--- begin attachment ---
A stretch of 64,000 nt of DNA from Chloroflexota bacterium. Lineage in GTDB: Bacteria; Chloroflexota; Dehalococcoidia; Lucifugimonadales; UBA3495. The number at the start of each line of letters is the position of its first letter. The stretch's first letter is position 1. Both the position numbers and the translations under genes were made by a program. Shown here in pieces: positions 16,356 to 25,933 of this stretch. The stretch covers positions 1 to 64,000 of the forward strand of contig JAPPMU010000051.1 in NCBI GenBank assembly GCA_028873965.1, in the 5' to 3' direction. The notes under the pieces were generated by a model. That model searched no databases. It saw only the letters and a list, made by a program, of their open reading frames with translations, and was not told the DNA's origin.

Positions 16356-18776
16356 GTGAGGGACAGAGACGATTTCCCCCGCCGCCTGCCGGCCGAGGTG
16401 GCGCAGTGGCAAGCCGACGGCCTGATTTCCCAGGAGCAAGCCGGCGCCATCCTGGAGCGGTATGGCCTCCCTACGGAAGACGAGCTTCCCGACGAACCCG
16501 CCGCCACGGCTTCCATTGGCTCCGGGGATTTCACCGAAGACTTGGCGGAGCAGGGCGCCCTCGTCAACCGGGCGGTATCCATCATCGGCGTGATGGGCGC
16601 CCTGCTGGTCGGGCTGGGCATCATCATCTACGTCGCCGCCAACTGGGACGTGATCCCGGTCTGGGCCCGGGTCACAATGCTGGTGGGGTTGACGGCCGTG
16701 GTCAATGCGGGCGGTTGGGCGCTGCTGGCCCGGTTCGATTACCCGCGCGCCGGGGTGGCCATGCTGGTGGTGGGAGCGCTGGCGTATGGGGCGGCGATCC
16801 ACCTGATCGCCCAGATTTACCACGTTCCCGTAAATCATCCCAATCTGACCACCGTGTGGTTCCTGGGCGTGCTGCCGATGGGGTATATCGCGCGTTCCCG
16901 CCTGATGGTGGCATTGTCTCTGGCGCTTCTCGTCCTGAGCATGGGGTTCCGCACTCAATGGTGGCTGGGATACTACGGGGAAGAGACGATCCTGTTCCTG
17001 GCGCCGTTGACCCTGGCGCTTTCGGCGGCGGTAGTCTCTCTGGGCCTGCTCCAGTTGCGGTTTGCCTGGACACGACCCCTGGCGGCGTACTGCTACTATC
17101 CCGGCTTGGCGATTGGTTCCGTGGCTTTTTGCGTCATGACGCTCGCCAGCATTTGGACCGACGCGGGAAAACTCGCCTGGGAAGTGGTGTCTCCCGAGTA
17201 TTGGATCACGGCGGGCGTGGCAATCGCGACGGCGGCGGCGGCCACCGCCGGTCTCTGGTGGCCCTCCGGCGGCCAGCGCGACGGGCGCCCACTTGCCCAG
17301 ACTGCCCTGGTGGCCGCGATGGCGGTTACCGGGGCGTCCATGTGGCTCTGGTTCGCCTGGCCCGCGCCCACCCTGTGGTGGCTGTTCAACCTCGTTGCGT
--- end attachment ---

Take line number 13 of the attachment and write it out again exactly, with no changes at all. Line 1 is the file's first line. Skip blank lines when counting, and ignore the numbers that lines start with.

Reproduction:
17301 ACTGCCCTGGTGGCCGCGATGGCGGTTACCGGGGCGTCCATGTGGCTCTGGTTCGCCTGGCCCGCGCCCACCCTGTGGTGGCTGTTCAACCTCGTTGCGT